EHS graduate returns for reunion, looks back at the past, changes

Published 4:45 pm Wednesday, September 6, 2017

To the editor:
I’m back in East Tennessee for my 60th high school class reunion. Elizabethton High School.
The world has changed since we graduated in 1957. And so have we, and our home town. In 1957 Dwight Eisenhower was president, Elvis Presley was hot, American Bandstand with Dick Clark was cool and Gunsmoke was the number one TV show.
I live in Minnesota so only visit with my classmates at occasional reunions. It is difficult at times to remember who everyone is because sixty years of life has changed us — we are grayer (or balder), heavier, and even shorter. But our personalities have pretty much stayed the same — the serious or quite are still serious and quite, the jokesters are still telling jokes (sometime the same ones from 1957), and the leaders are still leading. The voices are unchanged, including that beautiful East Tennessee accent.
At our pizza party last night there was lots of “tell me what you ……” conversations. There was laughter because we are all old enough to find humor in our chaotic world. And some sadnesses as we heard about the bad hands that were dealt to some of our group — deaths, illnesses, and other disappointments.
History is not very popular today as we seem to be either trying to rewrite it, ignore it or destroy it. The beauty of a reunion is that it brings together people who enjoy their shared history: In this case growing up and twelve years of taking classes together. My classmates are real people who know who they are and are generally satisfied with the lives they have constructed for themselves and their families. They are not the people I see on the 6 o’clock news each night, who are in states of perpetually being offended by something. I think part of the reason is the culture we grew up in — hill country culture. Faith in something greater than ourselves, being responsible and honest, and being independent but inclusive. East Tennessee is a good place to be a child and become an adult.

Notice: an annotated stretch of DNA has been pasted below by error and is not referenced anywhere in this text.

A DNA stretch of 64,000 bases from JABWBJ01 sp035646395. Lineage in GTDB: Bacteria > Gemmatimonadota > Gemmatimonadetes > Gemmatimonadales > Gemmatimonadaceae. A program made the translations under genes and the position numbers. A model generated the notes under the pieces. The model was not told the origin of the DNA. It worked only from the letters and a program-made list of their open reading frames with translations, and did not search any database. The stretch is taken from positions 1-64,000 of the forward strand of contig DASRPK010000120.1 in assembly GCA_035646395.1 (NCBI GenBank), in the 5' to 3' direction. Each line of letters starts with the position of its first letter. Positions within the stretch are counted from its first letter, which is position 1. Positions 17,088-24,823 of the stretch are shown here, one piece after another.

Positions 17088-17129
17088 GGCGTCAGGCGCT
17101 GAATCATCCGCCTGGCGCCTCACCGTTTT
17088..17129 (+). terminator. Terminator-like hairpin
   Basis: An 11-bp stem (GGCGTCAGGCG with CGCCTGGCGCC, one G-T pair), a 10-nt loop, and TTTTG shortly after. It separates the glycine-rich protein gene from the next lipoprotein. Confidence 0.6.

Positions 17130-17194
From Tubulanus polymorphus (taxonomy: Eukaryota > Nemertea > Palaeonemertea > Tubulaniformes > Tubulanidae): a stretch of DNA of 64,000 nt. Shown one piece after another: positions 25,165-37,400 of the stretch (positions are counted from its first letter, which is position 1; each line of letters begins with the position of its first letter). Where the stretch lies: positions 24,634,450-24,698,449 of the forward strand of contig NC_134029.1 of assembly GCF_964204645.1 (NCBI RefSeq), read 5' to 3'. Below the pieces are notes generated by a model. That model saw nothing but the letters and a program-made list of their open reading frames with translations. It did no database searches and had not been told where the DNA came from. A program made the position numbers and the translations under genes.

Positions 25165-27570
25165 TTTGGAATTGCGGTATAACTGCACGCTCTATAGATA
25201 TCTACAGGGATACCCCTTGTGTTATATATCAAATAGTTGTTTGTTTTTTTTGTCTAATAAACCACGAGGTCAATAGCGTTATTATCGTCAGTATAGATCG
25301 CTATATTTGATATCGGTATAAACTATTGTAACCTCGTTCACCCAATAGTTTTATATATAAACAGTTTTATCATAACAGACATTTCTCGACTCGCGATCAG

In visiting our town of Elizabethton, I noted that just like my classmates it had changed. The personality was still there but it too looked different. All the corner drugstores and hardware stores were gone. The “big” stores had moved out to a mall where the rayon plants used to be. Main Street was mostly small stores, which if they are lucky could become big stores and move out to the mall. But the town still appears prosperous. And, they still name the streets after the letters of the alphabet: D, E, F and G.
The churches are still there in abundance and unchanged since we were kids. Faith was very important in our community in 1957 and appears to still be important. Considering this, it was perplexing to see that one of the largest buildings in town is the Detention Center!
There are very few bars! When I grew up Carter County was a dry county, so this is a change.
The house I grew up in has long ago been replaced and the mill race that ran along our yard has been filled in. Countless hours were spent in the race catching crawfish, building dams and sailing homemade boats. I feel for the kids in the neighborhood who will never experience that. A video game cannot replace those experiences.
On the way I drove through Happy Valley. There had to be a lot of joy there to warrant such a name. I stopped at Milligan College where I used to take piano lessons and where I participated in my only recital. It was not a good experience and never to be repeated!
Tonight is the final event of this reunion. We will remember those who have died, celebrate our nearly 80 years of living, and look forward to the 61st reunion.
I am lucky to have grown up in Elizabethton.

Lowell J. Anderson, D.Sc., FAPhA, FFIP
Professor, Department of Pharmaceutical Care & Health Systems
Senior Fellow, Center for Leading Health-care Change
College of Pharmacy
University of Minnesota

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